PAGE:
Our review of the mesmerizing 1999 crime thriller ‘The Limey’. Directed by Steven Soderbergh and starring Terence Stamp, Luis Guzmán, Leslie Ann Warren, and the late Peter Fonda, the movie is about an estranged father's journey for revenge, forgiveness, and ultimately, redemption. ‘The Limey’ is considered by many fans to be one of Soderbergh's best films.
“I smell a rat!”
On today’s podcast, we interrogate a murderers’ row of classic L.A. crime movies like The Big Sleep, Chinatown, True Romance, Reservoir Dogs, Heat, Jackie Brown, and L.A. Confidential. For years, audiences have been captivated by the seedy underbelly of the ‘City of Angels’ depicted on film. We go deep undercover to find out why.
Today's episode is a deep dive into Vietnam War movies. We did our best to cover all of the big ones (The Deer Hunter, Apocalypse Now, Full Metal Jacket) and even a few that often get overlooked (Dead Presidents, The Siege of Firebase Gloria, Rescue Dawn). Lastly, we discuss some of the tropes and overused storylines in these films, as well as how patriotic filmmaking can easily turn into jingoistic wish fulfillment.
Oliver Stone's 'Platoon' celebrates its 35th anniversary this year. We recon all the classic scenes and unforgettable characters: Charlie Sheen as Taylor, Tom Berenger as Sgt. Barnes, Willem Dafoe as Sgt. Elias, as well as Keith David, Kevin Dillon, Forest Whitaker and John C. McGinley rounding out the rest of the squad.
We also chop up some behind-the-scenes trivia related to the making of the film and discuss Platoon's place in the pantheon of Vietnam War films.
Marvel's 'WandaVision' as a series is done, and in our discussion, we are a podcast divided.
Dwight dug it, Swain was woefully unsatisfied, and Adrian is caught somewhere in between in the Meh Zone.
Also, we have questions: After nine episodes, do we know why Wanda and Viz love each other so much? Are two Pietros two too many? And last, wasn't Reed Richards supposed to be the surprise reveal at the end?? I guess we can blame Agatha for that, too.
Vaccines are here, people are getting inoculated, and there's hope for the future. But with Covid numbers still surging around the globe, most of us are sticking close to home and avoiding crowds. And that means conventions, too.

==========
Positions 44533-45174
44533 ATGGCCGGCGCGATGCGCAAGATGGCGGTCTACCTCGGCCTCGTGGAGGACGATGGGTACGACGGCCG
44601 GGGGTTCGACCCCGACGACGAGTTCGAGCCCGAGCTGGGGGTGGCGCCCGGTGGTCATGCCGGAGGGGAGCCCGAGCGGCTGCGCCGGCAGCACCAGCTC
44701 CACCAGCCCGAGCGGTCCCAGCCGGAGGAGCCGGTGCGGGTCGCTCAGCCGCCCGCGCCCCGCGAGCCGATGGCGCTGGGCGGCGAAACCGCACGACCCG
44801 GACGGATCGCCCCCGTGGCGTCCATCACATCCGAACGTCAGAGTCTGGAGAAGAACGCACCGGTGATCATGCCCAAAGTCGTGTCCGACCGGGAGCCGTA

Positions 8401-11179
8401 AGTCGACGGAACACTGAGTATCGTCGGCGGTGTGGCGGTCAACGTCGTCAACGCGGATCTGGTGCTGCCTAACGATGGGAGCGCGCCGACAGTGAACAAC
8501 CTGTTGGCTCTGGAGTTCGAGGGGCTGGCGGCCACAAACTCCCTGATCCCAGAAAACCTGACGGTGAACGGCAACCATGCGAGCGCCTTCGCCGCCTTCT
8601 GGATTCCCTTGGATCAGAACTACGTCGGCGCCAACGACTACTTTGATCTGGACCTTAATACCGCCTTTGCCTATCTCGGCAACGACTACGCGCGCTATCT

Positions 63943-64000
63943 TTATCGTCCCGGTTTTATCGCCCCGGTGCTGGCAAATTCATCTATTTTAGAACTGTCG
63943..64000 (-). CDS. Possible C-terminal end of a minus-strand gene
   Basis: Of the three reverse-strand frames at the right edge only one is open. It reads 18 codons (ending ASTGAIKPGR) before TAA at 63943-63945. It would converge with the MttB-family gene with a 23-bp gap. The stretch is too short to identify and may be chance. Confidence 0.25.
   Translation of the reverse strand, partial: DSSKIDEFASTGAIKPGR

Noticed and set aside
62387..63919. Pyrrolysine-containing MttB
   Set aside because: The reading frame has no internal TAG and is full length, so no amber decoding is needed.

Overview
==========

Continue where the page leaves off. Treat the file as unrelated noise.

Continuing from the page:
Attending comic conventions has been an integral part of fandom since the 1970s. However, with local health boards advising against large gatherings, every major convention in America has gone virtual, as in, online. So your three hosts decided it would be fun (and a little emotional, if we’re to be honest) to sit down and reminisce over some of our fondest con memories.
Step into the Wayback Machine with us as Dwight describes his first Atlanta Fantasy Fair, Swain shares a HeroesCon story involving Kurt Cobain and a comic artist named Kubert, Adrian gets all nervous meeting Silver Age great Nick Cardy, and all three of us recall our favorite moments from Spectrum Fantastic Art Live.
Today’s episode is a review of the 2021 Warner Bros. film ‘Judas and the Black Messiah’. Based on the last days and months in the life of Black Panthers leader Chairman Fred Hampton, the film details his revolutionary mission to unite oppressed groups across the city of Chicago, the Black Panther Party's conflicts with the Chicago PD and ultimately the FBI, and Hampton's betrayal at the hands of undercover informant Bill O'Neil, played by Lakeith Stanfield. Daniel Kaluuya delivers an Oscar-worthy performance as Hampton, and actors Dominique Fishback and Jesse Plemmons are also great in supporting roles.
On the podcast, we discuss the effort it took writer-director Shaka King and producer Ryan Cooglar to get the blessing of Hampton's family for this project, the filmmakers' attempts to stay true to real-life events while also staying true to their artistic vision, and despite our quibbles with the narrative, how the film smartly weaves cat-and-mouse thriller with government conspiracy, love story and biopic sensibilities.
The brilliant 2016 documentary ‘I Am Not Your Negro’ is available right now on Netflix and Hulu, and you should watch it. We did.
Narrated by actor Samuel L Jackson, the film is based on an unfinished manuscript by celebrated author James Baldwin. Baldwin's intent with the manuscript was to show the overlap in the lives of civil rights leaders Medgar Evers, Malcolm X, and Dr. Martin Luther King, Jr., all of whom were friends of his.
This podcast has never reviewed a proper documentary before and with it being Black History Month here in the states, we jumped at the chance to change that. In the conversation, we discuss the use of archival footage from the civil rights movement, what makes for an effective documentary, feeling like an ‘other’ in your own country, and the insights offered by ‘I Am Not Your Negro’ into the life and life's work of the late James Baldwin.
Originally broadcast in 2012, here is a classic interview from our 'Barchives' with renowned illustrator, the late David Grove (1940 - 2012).
Grove hit the scene in the early 1970s, bringing his illustration to paperback book covers and advertising. His singular style quickly became highly influential and sought after in the industry.
In the early 1980s, Hollywood beckoned Grove and he produced memorable posters and artwork for a slew of films such as ’Never Cry Wolf’, ‘Something Wicked This Way Comes’ and ’The Outsiders’. Grove was inducted into the Society of Illustrators’ Hall of Fame in 2007.
This episode continues our re-presentation of classic interviews and roundtables from our previous incarnation as SiDEBAR: The Pop Culture Podcast into our podcast feed. We hope that our listeners, both new and old, will enjoy these vintage back episodes and follow us here for new episodes of Sidebar Forever!